I left the Faculty and started working for different projects, sometimes volunteering. I was always engaged with something related to wildlife conservation. The Elephant Transit Home (ETH) is managed by the Department of Wildlife Conservation. The Born Free Foundation was supporting the ETH, which rehabilitates orphan elephants and sends them back to the wild in Udawalawe National Park. Born Free was assisting the facility to foster orphan animals and with infrastructure and veterinary aid. They wanted a researcher to follow these animals in the wild after release. My senior colleagues at the Wildlife Department proposed me to not miss the chance. I thank them for trusting and giving me such a lifetime opportunity. I am thankful to Born Free too.
For me, elephants just happened. I wanted to specialize on reptiles but that never happened. Then elephants became my passion and career. At Udawalawe, I was monitoring the rehab and released juvenile elephants for about two and half years; two weeks every month; from around 6am to 6pm. I studied their post-release behavior, in other words, how they survived the wild on their own along with their interactions with wild relatives.
What were some of your encounters with elephants during this study?
I was studying this particular batch that was sent to the wild in 2004. I remember one of my study subjects, a female about 5 years old at release. We called her Ethimali. She showed us a unique association and interactions with one of the wild female elephants in the Park. The wild female was frequently observed away from the rest of her herd and roaming with her male calf. For elephants, it is unusual to see lone females with calves because calves are almost always accompanied by other members of its natal herd. But this particular adult female was different and for some good reasons, she accepted Ethimali to her family. We continued following this association. Through the times, we saw their bonds got stronger. Apparently, Ethimali too accepted the calf of the wild female as a younger sibling. She has been successfully surviving the wild. She got her own calf a few years ago in the Udawalawe National Park.
How did you go on to initiate a Sri Lankan chapter for Born Free?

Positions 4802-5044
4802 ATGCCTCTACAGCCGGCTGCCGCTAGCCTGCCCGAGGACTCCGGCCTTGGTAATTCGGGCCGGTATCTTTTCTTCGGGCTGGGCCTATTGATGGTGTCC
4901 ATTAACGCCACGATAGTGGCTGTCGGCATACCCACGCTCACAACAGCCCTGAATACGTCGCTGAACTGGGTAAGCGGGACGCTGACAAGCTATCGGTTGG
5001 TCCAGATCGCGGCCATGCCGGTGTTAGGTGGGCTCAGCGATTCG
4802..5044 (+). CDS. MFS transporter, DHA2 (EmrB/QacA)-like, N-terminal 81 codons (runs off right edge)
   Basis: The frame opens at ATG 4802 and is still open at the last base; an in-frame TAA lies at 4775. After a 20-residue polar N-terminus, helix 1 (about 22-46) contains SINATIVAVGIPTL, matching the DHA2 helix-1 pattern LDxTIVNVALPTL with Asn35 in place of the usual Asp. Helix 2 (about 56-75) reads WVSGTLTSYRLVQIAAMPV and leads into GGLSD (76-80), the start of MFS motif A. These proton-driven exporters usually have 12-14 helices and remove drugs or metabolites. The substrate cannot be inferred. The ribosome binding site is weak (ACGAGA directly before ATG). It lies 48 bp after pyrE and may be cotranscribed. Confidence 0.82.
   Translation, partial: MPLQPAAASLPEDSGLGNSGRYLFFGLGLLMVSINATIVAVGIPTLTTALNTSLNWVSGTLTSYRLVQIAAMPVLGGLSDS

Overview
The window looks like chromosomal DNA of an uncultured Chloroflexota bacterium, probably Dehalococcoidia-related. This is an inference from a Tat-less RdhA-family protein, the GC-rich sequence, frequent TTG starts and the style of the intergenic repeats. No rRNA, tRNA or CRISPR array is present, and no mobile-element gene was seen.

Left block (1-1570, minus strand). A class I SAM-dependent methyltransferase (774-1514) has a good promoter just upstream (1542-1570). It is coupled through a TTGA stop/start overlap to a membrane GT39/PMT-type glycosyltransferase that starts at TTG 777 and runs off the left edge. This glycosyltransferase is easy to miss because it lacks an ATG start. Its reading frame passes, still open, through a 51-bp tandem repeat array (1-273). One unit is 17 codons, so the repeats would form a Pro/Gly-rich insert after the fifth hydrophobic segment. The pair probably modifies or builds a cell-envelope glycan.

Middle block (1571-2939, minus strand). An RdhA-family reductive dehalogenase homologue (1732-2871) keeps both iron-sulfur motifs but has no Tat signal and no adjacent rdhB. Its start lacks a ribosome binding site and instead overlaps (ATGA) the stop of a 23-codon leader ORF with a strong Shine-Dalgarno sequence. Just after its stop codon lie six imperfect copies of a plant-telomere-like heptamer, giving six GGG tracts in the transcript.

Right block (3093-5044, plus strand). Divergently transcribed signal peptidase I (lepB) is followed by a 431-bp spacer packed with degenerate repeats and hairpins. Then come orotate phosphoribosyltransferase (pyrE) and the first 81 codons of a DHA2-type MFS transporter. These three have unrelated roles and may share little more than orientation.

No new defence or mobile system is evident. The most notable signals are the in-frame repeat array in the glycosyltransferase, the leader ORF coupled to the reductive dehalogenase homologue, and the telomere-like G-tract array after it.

I had another wonderful career opportunity in 2007. Durrell Wildlife Conservation Trust granted me a scholarship to study endangered species management at the prestigious Jersey Zoo in UK. It was a commonwealth programme. They focus on endangered species in islands and highlands. We had a broad syllabus to study with practical exposure at the zoo and in the island of Jersey.
‘Keep wildlife in the wild’ is Born Free’s dictum. That is practically against the concept of zoos, menageries, animal theme parks and performing wild animals in captivity. I hadn’t seen Dehiwala Zoological Gardens doing a great job on captive wild animals. In contrast, Jersey Zoo and Durrells were doing a magnificent and herculean task to keep the endangered species from extinction. Likewise, I realized the appropriate role of captive facilities in conserving wildlife at peril – the good practices versus the bad.
One of my colleagues at Jersey suggested me joining Wildlife Trust of India (WTI) as they too were running an orphan elephant rehabilitation programme at Kaziranga National Park, Assam, just like at the ETH. I took the challenge. I flew to Delhi, got through the interview, visited the rehabilitating young elephants at Kaziranga and finally saw the release site at Manas National Park, which continues as the Royal Mansa National Park in Bhutan. Fantastic! I couldn’t ask for more.
While I was getting ready for the new adventure, Born Free had something else in their store for me. They were thinking about a Sri Lankan chapter of Born Free and for my previous contracts with them, I was offered the position of Country Representative. I couldn’t say ‘no’, Sri Lanka and her wildlife mattered to me a lot. WTI understood my position and wished me luck. That’s how Born Free Sri Lanka started.
Why was it important to work with the community to find solutions to the human-elephant conflict?
We started working in remote communities with the idea of helping wild elephants. The field situation taught us human-elephant conflict was beyond a dispute between two smart species. It is a complex product of environmental, socio-economic, cultural and political issues. The outcomes are always detrimental on both the species. Being a realist, I understood those who live along with wild elephants will be the ultimate stakeholders to protect the species at risk, not the policy makers of this country. We observed a delicate line between species coexistence and conflict in affected communities.
Farmer life in the dry zone becomes ever challenging. Land is getting scarcer; rain water is not promised as it used to be; farming is an expensive business; harvest may not be as expected for various environmental reasons. Subsistence farmers struggle to make the ends meet. Elephants in their neighbourhood cause them unnecessary costs – precisely, crop, property and life damages. If the communities are not capable of fighting the battle financially, technically, politically and emotionally the outcomes are retaliatory. Such communities need external support to survive the conflict.
To relieve elephant-affected communities from the conflict, the strategy should be to minimize the conflict interface. That eventually saves elephants getting into danger.
We started with raising awareness among farmers and school children. Community support began at village schools; infrastructure development, in-class assistance and extra-curricular opportunities were amid our scope of work. Better education attainment of the children in elephant-affected communities can gradually reduce the intensity of conflict interface. Farmer children shouldn’t necessarily be future farmers who would continue illegal land encroachment for farming in elephant habitats. I strongly believe, together with effective law enforcement practices, better education attainment and community awareness contribute to conflict resolution.